Earlier today, one of the football dads asked what the purpose of yoga was. Contemplating my response, I thought about how, in addiction to it being different is for each person, yoga is different for me from one day to the next. Some days I arrive to class with the intention to sweat and detoxify both chemical and emotional toxins. Other days I attend class to enjoy the benefits of a deeper stretch, total body strengthening, or simply to find a sense of balance that often gets lost during the weekend. No matter the reason driving me there, I always come away with far more than I bargained for. And it’s always good.
Today’s yoga workshop definitely fell into the more than I bargained for category. To be perfectly honest, I signed up so long ago that I forgot the details of what exactly I’d signed up for. Having no expectations meant I was sure to not be disappointed.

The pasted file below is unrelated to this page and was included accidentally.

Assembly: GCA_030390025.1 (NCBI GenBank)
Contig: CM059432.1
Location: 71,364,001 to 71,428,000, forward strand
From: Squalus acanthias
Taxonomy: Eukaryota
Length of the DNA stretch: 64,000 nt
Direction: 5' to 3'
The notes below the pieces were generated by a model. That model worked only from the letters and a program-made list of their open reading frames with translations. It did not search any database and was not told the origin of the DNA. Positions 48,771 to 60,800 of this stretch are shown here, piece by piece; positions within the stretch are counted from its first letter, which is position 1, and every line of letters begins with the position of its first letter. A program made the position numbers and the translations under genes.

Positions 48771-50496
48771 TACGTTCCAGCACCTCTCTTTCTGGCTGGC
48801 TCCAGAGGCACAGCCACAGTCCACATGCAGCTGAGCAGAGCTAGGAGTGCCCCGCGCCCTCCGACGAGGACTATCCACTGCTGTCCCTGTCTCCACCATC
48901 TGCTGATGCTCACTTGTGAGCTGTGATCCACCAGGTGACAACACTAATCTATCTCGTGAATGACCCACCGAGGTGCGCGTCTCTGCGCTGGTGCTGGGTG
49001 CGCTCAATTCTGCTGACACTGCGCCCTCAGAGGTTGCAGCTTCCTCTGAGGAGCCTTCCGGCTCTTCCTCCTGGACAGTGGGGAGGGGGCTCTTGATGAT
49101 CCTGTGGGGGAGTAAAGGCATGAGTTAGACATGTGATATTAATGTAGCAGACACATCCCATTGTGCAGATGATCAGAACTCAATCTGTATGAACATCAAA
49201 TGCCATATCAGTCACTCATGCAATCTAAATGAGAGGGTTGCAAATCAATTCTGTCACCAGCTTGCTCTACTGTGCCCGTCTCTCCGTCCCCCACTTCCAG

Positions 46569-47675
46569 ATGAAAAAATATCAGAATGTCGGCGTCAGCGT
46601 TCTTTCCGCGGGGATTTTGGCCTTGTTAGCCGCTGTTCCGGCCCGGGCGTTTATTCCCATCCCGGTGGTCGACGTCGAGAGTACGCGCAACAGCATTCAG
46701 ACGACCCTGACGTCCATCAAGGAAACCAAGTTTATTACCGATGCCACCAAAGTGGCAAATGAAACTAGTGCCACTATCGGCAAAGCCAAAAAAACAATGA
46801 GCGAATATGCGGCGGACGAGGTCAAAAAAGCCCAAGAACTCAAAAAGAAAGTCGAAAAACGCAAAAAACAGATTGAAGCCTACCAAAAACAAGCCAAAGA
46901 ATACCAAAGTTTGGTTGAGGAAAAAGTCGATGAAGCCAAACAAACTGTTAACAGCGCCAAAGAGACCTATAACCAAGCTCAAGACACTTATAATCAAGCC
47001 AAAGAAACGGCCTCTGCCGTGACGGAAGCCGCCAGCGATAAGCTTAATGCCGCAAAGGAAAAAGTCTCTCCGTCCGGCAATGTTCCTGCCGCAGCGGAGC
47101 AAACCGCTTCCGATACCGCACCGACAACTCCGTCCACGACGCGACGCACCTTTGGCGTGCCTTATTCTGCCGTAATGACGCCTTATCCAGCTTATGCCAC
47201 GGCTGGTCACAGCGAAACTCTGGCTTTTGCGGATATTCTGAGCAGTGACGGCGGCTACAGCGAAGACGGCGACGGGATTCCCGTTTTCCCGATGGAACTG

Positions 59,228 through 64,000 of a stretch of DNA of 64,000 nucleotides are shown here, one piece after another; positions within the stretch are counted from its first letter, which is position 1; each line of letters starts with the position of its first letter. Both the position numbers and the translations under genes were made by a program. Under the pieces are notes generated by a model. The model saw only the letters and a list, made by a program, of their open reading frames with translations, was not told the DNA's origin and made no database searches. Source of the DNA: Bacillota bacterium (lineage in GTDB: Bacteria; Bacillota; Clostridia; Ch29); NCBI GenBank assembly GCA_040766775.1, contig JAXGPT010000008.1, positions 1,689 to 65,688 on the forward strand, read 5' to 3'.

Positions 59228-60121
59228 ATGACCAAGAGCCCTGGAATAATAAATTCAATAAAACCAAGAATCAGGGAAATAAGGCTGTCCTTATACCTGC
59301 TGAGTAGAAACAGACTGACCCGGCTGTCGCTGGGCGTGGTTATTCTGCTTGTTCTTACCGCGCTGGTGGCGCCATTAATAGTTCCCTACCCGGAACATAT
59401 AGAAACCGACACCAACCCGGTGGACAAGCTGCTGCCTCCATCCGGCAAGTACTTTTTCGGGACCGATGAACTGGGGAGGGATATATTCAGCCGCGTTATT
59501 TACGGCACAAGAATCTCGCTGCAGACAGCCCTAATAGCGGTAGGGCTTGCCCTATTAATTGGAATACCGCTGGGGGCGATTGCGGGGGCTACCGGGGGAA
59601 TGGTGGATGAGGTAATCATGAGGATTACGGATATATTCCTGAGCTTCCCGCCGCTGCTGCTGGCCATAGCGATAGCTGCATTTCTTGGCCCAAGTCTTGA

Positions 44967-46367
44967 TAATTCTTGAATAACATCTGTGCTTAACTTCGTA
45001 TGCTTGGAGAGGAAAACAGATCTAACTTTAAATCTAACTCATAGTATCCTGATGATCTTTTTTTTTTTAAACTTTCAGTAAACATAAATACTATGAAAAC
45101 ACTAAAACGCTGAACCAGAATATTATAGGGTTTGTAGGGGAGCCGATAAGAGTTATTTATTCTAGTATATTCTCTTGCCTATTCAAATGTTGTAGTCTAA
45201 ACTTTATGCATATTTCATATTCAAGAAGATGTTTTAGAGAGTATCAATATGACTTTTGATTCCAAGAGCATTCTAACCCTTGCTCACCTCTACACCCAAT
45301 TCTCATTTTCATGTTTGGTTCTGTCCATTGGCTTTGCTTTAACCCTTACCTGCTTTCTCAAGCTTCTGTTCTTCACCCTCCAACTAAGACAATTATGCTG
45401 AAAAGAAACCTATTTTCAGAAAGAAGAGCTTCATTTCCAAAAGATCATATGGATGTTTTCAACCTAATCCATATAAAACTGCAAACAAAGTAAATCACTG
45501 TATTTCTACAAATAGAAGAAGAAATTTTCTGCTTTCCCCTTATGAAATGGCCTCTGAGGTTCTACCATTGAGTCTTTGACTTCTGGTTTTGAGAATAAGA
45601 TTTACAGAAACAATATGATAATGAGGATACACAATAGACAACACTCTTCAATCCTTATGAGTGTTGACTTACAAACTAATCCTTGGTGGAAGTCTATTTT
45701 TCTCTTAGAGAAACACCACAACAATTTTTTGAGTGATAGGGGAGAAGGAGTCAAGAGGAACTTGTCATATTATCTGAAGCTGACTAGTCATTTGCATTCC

The teacher, facilitator, practitioner, or guru or sorts began the class asking a question similar to Football Dad’s. Acknowledging that yoga is more than a physical practice, he gleaned from the yogis some other definitions of yoga. Words came forth suggesting that yoga might be one of a spiritual nature. He then asked what the difference was… between spiritual and religious practice. No rules, no dogma (just downward dog) was one yogis response. The teacher ran with it.
He went on to say that if we only wanted “stretchy muscles” that there were many other options which would be far easier — like muscle relaxants for example. He talked about life being short and how the practice of strengthening and stretching our body and our minds, as well as letting go of tension, pain, and anger on the mat was only the starting point of the practice. In much the same was as my priest reminds the parishioners to go in peace, today’s instructor reminded us to let our work continue to flow off the mat as well.